BIG RAPIDS, Mich. — A business owner in Big Rapids finally has thousands of dollars after FOX 17 got involved with his unemployment claim.
He waited for nearly a year, submitted all the paperwork and filled out the right forms.
Despite doing everything that was asked of him, he could not get any solid answers from the UIA as to what was happening.
When a lawmaker highlighted his struggles, I reached out to her to try and help.
“This will most likely be my one and only chance to speak directly to the person who may be able to help me,” said State Representative Michele Hoitenga, Manton, as she questioned the UIA director on Thursday.
She tried getting some type of answers for a business owner in her district.
“This particular constituent applied for unemployment over 11 months ago,” she told the director.
Their business in the hospitality industry remains under tight restrictions. When he couldn’t get answers, he reached out to her office.
“Constituent was finally able to get ahold of the UIA and was told there were no further actions needed on his account, and he could expect payment within 90 days. No money, no response within those 90 days,” she said.
Hotienga’s office escalated the claim, and the business owner finally heard back from the agency.
“You are now requesting what appears to be a business plan and proof that he intends to stay in business. Are you kidding me?” she questioned. “I will verify personally that these people are in business.”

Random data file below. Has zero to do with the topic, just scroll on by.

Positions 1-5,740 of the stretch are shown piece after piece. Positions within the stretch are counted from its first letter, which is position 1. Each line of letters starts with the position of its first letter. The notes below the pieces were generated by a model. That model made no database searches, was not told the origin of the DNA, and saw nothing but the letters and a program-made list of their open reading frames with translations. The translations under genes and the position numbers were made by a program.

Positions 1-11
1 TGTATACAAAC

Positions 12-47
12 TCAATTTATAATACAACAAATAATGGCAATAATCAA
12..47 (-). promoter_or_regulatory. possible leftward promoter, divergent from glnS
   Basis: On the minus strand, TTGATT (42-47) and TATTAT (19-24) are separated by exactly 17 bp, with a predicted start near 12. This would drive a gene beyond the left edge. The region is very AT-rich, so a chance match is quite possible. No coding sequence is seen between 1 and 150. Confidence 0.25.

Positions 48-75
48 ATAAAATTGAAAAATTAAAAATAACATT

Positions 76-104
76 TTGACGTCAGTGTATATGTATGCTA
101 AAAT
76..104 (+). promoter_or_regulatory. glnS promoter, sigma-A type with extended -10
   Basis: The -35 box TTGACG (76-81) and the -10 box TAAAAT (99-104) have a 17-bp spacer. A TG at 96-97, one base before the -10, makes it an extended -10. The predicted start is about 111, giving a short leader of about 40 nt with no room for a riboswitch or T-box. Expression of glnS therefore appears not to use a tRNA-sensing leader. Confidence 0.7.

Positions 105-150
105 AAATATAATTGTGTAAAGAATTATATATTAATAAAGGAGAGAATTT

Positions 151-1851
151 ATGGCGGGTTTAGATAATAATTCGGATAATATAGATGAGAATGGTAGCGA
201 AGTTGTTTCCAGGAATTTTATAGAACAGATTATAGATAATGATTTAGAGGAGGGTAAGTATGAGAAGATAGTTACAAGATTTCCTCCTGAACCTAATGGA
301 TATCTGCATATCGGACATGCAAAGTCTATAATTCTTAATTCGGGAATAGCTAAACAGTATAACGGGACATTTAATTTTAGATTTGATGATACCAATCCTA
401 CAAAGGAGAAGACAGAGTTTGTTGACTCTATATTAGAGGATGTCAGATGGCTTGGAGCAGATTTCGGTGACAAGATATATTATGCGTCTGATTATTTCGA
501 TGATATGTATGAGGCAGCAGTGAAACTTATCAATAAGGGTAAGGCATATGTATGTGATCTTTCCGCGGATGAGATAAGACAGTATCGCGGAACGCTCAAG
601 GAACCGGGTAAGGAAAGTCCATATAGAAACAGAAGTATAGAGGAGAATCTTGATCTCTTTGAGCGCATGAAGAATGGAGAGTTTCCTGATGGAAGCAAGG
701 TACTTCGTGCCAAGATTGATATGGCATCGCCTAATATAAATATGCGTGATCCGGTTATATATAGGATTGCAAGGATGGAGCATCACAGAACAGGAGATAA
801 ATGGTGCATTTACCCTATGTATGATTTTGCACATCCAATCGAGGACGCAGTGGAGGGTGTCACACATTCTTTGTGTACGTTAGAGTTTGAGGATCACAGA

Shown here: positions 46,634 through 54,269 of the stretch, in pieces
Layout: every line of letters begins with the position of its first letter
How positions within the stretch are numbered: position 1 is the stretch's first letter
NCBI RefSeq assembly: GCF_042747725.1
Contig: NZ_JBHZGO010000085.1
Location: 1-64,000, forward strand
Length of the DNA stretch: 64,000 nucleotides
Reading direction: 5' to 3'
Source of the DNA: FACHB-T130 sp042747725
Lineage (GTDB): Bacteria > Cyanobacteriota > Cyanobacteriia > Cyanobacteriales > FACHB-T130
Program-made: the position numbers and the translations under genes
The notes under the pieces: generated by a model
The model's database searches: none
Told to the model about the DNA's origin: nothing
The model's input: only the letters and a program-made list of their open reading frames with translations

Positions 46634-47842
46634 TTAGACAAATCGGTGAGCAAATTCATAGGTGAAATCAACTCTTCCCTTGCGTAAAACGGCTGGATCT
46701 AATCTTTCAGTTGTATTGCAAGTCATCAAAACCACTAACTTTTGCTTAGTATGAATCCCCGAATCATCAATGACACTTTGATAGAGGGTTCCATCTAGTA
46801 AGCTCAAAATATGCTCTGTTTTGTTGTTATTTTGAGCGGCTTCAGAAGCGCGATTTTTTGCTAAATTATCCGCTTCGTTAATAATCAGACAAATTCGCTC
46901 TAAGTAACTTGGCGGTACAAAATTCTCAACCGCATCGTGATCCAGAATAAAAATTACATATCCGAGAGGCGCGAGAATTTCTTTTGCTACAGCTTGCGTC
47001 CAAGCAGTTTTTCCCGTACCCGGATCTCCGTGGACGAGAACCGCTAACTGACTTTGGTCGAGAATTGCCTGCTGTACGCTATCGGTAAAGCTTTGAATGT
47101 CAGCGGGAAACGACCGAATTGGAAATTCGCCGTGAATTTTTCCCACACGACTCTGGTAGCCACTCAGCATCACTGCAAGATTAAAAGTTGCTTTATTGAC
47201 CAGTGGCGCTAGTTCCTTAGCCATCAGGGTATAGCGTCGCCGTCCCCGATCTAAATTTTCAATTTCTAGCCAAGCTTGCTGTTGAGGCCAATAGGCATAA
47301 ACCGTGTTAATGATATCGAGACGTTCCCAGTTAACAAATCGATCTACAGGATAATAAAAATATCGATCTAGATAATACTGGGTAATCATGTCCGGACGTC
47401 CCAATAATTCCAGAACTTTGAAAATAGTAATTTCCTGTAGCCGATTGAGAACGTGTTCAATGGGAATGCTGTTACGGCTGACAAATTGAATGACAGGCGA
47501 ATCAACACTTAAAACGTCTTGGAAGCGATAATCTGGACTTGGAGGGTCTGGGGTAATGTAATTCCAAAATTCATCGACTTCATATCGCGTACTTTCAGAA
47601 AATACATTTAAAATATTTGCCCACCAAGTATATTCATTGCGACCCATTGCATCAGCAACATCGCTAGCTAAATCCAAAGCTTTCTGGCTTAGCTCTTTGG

That business is Two Hats Ranch in Big Rapids.
Since 2014, it’s offered a bed and breakfast, hunting trips and shooting classes. There’s also an event venue on site used for weddings and private parties.
Colby Bettis moved to Michigan from Texas and now runs the company.
“My father works here, my wife is here, my sister, myself,” he said. “So, a lot of family employees and then part time a lot of college students, servers, wait staff.”
He waited to file for Pandemic Unemployment Assistance (PUA), saying it’s no one else's job to take care of him except for himself.
But after months of being forced by the state to shut down, he finally applied.
“The government basically came in and ‘imminent domained’ my business for the better of the state. So, if you’re going to imminent domain something, you gotta pay for it,” Bettis said.
That application turned into months and months of waiting. He was told the issues would be resolved in 90 days but nothing happened.
“There was nothing else, no notifications, nothing for me to do, so I just waited, and I waited and waited,” he said. “You have nowhere to turn. I mean the state shuts you down and says they’re gonna help you, and you wait a year, and you still haven’t got help? I mean what is a guy supposed to do?“
He took that frustration to Hoitenga’s office, sending her an email, but she too could not get answers.
FOX 17 GETS INVOLVED
After seeing that play out last week, I followed up with the UIA and learned within hours of me reaching out, the state called Bettis with good news.
“That was last week and (checking his watch) Monday afternoon everything shows up in my bank account,” he told FOX 17.
The UIA released more than $20,000.
As a business owner Bettis always responds to negative reviews and works on ways to fix the issue. Which is why he almost didn't want to do this interview.
He understands the workload and stress the agency is under but just wishes it would have better communication.
“Goodness gracious, just shoot an email back out to say ‘hey we know this is what’s happening; here’s the status – we haven’t forgotten about you,’ because that’s what it felt like,” he said.
BACK IN BUSINESS
Bettis tells me the business is slowly getting back up and running. The bed and breakfast is open, and as more statewide restrictions are lifted, the family hopes to get back to normal.